WRITER AND JOURNALIST
FRANKLIN'S grandfather on the maternal side, and his uncle, were both confirmed scribblers of rhyme, and therefore it was seemingly preordained by heritage and by example that he should write. At seven years of age the boy sent a poem to his uncle Benjamin, and the recipient wrote back:
"'T is time for me to throw aside my pen, When hanging sleeves read, write, and rhyme like men. This forward spring foretells a plenteous crop; For, if the bud bear grain, what will the top!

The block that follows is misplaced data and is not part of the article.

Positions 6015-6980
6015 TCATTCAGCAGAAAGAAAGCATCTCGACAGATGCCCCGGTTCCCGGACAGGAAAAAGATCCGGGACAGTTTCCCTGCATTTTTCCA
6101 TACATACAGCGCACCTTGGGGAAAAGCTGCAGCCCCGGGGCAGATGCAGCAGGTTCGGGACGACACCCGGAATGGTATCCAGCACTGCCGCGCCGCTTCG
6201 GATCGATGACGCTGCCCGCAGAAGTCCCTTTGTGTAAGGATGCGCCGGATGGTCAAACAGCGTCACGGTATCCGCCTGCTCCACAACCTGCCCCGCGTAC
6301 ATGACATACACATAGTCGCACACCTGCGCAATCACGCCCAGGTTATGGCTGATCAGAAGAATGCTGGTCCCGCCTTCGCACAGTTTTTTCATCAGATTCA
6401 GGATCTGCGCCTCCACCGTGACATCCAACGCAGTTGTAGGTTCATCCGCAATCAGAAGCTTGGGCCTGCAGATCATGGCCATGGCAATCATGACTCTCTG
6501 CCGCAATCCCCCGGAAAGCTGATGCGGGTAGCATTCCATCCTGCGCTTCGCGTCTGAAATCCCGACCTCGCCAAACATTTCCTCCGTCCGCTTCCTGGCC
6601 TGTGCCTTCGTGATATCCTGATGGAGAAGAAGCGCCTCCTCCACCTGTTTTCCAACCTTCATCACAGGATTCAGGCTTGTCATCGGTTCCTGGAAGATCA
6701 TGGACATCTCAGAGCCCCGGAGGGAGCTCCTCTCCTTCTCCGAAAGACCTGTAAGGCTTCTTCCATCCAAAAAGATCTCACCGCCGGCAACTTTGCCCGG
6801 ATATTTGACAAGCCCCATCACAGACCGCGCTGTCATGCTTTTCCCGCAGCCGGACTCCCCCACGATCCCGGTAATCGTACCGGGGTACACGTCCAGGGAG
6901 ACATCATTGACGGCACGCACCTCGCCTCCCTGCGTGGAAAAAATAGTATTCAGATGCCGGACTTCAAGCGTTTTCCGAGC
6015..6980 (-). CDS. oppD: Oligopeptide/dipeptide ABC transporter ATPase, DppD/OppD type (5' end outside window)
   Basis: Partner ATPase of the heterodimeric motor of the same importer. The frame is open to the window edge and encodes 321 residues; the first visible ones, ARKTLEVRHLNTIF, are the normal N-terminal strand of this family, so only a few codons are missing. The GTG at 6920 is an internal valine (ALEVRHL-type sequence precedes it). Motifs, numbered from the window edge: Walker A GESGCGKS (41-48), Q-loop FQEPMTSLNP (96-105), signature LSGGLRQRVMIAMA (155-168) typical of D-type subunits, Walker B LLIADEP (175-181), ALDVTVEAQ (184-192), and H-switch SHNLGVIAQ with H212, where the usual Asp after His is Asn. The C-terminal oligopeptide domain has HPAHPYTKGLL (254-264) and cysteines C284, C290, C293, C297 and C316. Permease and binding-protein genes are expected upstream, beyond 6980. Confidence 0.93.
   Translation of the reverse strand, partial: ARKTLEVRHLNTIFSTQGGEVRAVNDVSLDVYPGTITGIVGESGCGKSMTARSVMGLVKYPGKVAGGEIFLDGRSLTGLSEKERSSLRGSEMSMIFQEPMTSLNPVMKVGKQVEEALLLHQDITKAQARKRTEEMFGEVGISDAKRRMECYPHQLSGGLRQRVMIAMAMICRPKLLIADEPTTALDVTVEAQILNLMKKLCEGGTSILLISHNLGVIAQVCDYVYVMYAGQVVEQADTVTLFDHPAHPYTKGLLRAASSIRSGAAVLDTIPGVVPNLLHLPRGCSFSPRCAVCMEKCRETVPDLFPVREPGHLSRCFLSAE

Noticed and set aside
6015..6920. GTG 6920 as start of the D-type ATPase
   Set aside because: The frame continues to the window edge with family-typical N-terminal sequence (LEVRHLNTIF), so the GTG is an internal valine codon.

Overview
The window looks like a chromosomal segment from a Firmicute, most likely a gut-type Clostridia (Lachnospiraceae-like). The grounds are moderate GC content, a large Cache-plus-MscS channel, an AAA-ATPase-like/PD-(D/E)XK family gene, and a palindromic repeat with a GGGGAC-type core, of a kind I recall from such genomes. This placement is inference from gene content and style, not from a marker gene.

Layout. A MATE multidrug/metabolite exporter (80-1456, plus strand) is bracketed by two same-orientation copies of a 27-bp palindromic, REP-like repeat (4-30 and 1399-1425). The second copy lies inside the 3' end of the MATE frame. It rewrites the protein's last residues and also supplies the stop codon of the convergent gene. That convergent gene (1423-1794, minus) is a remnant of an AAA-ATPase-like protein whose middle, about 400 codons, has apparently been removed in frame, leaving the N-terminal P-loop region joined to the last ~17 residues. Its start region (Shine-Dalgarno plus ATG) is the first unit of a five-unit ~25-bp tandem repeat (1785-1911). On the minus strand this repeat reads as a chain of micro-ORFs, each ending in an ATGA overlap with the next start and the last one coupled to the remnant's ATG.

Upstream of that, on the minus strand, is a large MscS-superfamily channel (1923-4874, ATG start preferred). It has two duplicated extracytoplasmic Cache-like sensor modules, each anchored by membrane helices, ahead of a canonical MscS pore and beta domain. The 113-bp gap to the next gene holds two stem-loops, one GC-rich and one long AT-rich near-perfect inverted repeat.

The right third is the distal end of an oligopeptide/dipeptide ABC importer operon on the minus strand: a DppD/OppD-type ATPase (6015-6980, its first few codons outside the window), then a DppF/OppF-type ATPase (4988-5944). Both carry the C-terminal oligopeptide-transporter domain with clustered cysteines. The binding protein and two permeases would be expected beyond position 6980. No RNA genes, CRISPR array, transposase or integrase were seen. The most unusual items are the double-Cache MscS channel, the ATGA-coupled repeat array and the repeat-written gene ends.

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If first years' shoots such noble clusters send, What laden boughs, Engedi-like, may we expect in the end!"
He was thirteen years of age, and a printer's apprentice, before any further evidence of his writing is to be